The following is old material collected from elsewhere that is going to be rearranged….
This indicates the more fundamental way to define -principal bundles in the first place:
Recall (from fiber sequence) that for every group there is the the one-object groupoid . Under the Yoneda embedding this represents a prestack. Write for the corresponding stack obtained by stackification. This is our
This perspective in turn is by general abstract nonsense equivalent to the following useful description:
Let be the suitable (∞,1)-topos internal to which one looks at -principal bundles. For instance for topological bundles this would be Top. For smooth bundles it would be the (∞,1)-category of (∞,1)-sheaves on Diff, etc.
Then every element in is given by a morphism in , which may be thought of as an anafunctor to from the (categorially) discrete category ; the -principal bundle from the beginning of the above definition is just the homotopy pullback of the point along this map, i.e. the homotopy fiber of :
This diagram, incidentally, directly tells us about another important property of -principal bundles: they all canonically trivialize when pulled back to their own total space .
This is what the homotopy commutativity of the above homotopy pullback diagram says: the cocycle pulled back to the bundle that it classifies becomes , which is homotopic to the trivial cocycle (the one that factors through the point) on .
The homotopy pullback here is conveniently and traditionally computed as an ordinary pullback of a fibrant replacement of the pullback diagram. The canonical such fibrant replacement is obtained by replacing by , with an object weakly equivalent to the point, called the -universal principal bundle.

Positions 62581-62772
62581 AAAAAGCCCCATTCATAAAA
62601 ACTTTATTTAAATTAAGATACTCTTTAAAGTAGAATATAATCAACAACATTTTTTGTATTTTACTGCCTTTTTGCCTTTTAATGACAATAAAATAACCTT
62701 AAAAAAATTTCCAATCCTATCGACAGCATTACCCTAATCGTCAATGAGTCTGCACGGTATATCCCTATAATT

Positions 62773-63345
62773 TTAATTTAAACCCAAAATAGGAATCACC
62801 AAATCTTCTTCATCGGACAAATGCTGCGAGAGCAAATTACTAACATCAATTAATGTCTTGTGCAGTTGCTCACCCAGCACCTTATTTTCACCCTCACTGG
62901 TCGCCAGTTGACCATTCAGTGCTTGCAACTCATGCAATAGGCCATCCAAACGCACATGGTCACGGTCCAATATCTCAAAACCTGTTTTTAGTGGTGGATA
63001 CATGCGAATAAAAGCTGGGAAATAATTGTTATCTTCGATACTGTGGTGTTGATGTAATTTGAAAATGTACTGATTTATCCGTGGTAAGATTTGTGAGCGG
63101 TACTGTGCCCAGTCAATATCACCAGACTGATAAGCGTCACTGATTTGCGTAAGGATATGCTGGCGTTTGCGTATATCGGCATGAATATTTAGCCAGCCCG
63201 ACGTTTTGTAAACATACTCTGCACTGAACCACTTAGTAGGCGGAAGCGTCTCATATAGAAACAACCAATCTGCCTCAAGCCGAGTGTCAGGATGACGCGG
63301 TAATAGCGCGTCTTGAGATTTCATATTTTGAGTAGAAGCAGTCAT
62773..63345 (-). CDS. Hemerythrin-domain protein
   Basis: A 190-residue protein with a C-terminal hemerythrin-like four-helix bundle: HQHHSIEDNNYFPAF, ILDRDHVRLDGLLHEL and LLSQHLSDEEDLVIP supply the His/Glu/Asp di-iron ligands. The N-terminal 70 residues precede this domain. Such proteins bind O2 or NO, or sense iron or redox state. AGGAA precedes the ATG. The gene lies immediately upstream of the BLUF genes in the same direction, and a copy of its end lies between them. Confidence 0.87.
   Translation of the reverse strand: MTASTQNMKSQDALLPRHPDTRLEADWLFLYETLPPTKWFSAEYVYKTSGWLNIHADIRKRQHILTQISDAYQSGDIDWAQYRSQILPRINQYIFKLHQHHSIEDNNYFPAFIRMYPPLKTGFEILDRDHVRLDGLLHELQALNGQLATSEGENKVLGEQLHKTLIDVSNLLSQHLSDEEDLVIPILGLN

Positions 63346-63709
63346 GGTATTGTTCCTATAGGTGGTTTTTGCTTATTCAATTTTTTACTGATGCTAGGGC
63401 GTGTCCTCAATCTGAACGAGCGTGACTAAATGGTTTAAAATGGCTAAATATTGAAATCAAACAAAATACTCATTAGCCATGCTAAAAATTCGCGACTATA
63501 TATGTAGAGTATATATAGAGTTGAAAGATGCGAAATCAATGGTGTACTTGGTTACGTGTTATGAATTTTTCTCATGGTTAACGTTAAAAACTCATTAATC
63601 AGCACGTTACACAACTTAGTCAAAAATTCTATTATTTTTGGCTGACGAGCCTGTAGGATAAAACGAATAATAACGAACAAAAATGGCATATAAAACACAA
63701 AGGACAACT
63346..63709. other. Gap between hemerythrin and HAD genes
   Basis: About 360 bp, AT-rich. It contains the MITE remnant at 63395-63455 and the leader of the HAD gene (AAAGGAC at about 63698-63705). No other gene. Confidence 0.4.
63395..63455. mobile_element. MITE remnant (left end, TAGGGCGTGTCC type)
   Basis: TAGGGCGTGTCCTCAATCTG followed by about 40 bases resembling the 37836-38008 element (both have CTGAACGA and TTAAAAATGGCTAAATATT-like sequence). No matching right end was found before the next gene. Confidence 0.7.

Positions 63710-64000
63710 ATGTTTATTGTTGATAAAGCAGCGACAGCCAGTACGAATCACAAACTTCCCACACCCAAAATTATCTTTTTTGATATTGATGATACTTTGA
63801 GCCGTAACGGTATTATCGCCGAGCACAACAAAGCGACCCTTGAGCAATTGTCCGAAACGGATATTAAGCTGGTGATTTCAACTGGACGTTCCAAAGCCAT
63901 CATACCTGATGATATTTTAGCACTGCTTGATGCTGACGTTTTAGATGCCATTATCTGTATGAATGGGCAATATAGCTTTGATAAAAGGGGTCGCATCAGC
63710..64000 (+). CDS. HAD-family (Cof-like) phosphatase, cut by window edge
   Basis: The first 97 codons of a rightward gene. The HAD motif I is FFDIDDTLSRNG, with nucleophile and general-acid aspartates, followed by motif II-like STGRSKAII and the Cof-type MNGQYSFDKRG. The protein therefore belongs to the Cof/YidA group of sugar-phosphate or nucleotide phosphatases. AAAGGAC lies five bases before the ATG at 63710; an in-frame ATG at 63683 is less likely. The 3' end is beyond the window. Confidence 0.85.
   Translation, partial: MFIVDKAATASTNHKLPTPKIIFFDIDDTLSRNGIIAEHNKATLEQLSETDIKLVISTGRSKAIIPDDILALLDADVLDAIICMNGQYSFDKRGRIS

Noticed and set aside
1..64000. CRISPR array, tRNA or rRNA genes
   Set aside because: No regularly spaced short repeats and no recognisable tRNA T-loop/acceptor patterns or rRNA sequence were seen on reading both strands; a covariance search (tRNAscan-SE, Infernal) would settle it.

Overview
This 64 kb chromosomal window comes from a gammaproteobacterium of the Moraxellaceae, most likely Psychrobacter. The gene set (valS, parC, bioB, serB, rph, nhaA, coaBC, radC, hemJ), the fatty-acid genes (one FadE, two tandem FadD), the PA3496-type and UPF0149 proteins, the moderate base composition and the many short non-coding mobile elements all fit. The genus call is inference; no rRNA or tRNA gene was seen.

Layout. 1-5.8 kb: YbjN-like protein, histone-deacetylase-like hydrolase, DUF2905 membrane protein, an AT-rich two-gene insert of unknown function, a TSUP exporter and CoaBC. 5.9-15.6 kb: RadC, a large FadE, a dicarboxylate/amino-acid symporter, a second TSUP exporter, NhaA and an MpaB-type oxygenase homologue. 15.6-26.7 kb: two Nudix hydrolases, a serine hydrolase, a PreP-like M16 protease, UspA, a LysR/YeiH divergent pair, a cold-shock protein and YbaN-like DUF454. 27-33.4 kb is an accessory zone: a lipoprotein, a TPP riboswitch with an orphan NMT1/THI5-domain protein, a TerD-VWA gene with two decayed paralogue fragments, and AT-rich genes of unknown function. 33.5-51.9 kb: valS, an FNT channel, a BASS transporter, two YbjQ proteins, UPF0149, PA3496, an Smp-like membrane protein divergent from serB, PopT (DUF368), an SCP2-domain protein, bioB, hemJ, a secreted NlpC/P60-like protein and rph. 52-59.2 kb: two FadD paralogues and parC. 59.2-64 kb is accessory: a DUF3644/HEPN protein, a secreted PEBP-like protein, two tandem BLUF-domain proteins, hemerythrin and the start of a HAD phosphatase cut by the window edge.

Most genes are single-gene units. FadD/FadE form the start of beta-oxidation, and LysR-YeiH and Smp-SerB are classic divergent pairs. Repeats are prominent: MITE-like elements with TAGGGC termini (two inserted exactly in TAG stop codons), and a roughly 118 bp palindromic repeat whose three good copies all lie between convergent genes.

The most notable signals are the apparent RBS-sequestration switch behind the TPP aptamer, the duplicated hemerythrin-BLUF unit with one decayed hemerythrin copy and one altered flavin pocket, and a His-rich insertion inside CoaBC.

With that the above homotopy pullback is computed as the ordinary pullback
where all squares formed by the lowest horizontal morphisms are homotopy pullback squares, by construction, and where the remaining horizontal morphisms in the top row are induced by the universal property of the homotopy pullback and the morphisms downstairs.
The claim is that
the top row encodes the action of on in that the action is the morphism indicated in
Here the second statement in particular encodes the familiar way to formulate principality of the action , in that it says that
is an isomorphism.
We now unwrap the first statement in gory detail to make clear that this abstract nonsense does reproduce the familiar definition of the action of on .
We now rederive the action of on given just the classifying map by spelling out the details implied by the above abstract description.
Whatever the precise context is (topological, smooth, etc.) we may assume that we are at least in a category of fibrant objects. Then the classifying morphism is represented by an anafunctor, namely a cocycle
The Čech nerve has
morphisms = .
The functor sends
for as described in detail at Čech cohomology.
With the fibrant replacement of the point, which we shall find it helpful to think of as given by
So we read off that is the groupoid with
With determined as an ordinary pullback of a replacement it is convenient for the following to realize it in turn as the pullback-up-to-2-cell in
A moment reflection shows that the component of the natural transformation here is
At the same time recall from the discussion at delooping that the component of the transformation in
Taken together this shows that the universal morphism induced from the commutativity of
and from the homotopy pullback property of
is simply given by the composition of these two component maps
But this is manifestly the right (being both: from the right and correct :-) action of on .
We discuss here aspects of formulating a theory of principal bundles in contexts different from those already discussed above.
For a -principal bundle, its Atiyah Lie groupoid is
with the evident composition operation.
The principal bundle is recovered from its Atiyah Lie groupoid, up to isomorphism, as the source fiber over any point.